iPad market share falls to 75.3 percent due to Android

By on February 1, 2011, 4:48 PM
In Q4 2010, Apple's tablet captured 75.3 percent of worldwide market share. Android-based devices grabbed 21.6 percent share, according to market research firm Strategy Analytics. Windows and other platforms made up the rest.

Apple thus lost about 20 percent of the market share pie to Google when comparing Q3 2010 to Q4 2010. Three months ago, Strategy Analytics said the iPad had 95.5 percent of the market while Android devices only had 2.3 percent.

Despite the huge changes, both Apple and Google are riding the tablet market explosion, selling more last quarter than in the one preceding it. In Q3 2010, Apple shipped 4.2 million iPads, while in Q4 2010, the company pushed out 7.3 million units. The total for last year was 14.8 million iPads. In Q3 2010, 100,000 Android tablets shipped, while in Q4 2010, 2.1 million units hit store shelves. In total, about 2.3 million Android tablets shipped worldwide last year.

We can expect both those numbers to further grow with each quarter this year. Furthermore, there will be another player: Research in Motion's BlackBerry PlayBook.





User Comments: 12

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Mizzou Mizzou said:

That's pretty substantial growth in one year for Android tablets, would make things interesting if they can back it up with similar gains this year.

aj_the_kidd said:

I expect to see windows with a high % by the end of the year, but not as high as Android. Apple will probably still be on top

aj_the_kidd said:

Mizzou said:

That's pretty substantial growth in one year for Android tablets, would make things interesting if they can back it up with similar gains this year.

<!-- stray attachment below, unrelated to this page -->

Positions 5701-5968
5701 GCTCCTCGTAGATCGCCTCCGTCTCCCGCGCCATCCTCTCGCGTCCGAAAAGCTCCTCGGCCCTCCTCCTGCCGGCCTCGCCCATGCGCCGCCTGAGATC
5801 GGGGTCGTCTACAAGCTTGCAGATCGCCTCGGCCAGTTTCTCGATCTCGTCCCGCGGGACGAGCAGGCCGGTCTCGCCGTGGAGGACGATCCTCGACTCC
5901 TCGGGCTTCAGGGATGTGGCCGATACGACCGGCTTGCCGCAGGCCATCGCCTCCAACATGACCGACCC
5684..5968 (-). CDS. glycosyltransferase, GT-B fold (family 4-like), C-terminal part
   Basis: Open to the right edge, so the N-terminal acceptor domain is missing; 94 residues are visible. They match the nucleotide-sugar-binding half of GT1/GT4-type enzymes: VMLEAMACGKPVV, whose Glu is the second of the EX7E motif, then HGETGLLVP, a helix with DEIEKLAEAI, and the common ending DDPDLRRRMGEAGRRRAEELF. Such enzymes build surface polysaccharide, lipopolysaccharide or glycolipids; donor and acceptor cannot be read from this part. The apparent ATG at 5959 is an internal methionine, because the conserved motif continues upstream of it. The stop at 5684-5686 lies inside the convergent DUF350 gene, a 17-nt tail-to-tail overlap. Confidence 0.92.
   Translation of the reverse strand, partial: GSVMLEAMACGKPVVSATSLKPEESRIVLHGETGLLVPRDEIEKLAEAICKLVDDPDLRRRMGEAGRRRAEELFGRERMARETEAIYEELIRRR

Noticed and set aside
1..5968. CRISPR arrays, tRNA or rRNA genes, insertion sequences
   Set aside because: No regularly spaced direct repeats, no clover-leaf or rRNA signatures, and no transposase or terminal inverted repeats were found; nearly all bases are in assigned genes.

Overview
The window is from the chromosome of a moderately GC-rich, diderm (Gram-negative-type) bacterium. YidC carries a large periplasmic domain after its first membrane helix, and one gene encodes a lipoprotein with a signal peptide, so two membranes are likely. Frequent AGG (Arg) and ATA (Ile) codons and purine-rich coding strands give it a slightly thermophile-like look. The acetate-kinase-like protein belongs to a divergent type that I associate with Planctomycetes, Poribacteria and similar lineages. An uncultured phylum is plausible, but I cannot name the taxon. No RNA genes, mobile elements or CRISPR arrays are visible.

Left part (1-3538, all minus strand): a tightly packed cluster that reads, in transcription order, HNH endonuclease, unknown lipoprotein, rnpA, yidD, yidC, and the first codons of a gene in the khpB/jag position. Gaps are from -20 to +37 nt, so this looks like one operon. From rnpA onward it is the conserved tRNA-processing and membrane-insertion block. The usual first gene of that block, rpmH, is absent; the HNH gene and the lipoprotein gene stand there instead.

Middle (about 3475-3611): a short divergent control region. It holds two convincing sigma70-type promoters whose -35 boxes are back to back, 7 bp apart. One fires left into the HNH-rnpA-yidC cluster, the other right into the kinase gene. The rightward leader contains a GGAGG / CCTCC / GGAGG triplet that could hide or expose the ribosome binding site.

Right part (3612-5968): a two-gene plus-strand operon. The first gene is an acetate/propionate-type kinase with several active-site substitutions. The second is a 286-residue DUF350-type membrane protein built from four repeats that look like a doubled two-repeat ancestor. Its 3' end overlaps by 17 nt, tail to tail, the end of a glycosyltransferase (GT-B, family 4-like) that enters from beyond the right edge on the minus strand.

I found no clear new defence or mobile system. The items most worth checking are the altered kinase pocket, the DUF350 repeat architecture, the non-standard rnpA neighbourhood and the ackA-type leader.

Considering the quality and capability of Android devices coming out in 2011 i wouldn't be surprised if Android doubles it market share %, windows 7 may also be a contender this year

Nima304 said:

That's amazing. Android stole a fifth of the total market share in one quarter? Impressive.

IAMTHESTIG said:

Cool! Although I don't want Apple to die... it is a never ending source of entertainment for me to watch people attempt to defend their products.

aj_the_kidd said:

IAMTHESTIG said:

Cool! Although I don't want Apple to die... it is a never ending source of entertainment for me to watch people attempt to defend their products.

+1 Apple fanboy comments are always good for a laugh.

Guest said:

What is it exactly that Google "sold"? Android is open source; they give it away. I keep reading articles about the success of Android, as though Android is a product. Meanwhile no one seems to be asking how anyone will have the margins to do R&D when dozens of hardware vendors are all helping Google give away software while the wireless carriers play one off against another on price.

mario mario, Ex-TS Developer, said:

And about 16% of those Samsung Galaxy tabs are being returned: [link]

Compared to about 2% for iPads.

Vrmithrax Vrmithrax, TechSpot Paladin, said:

Guest said: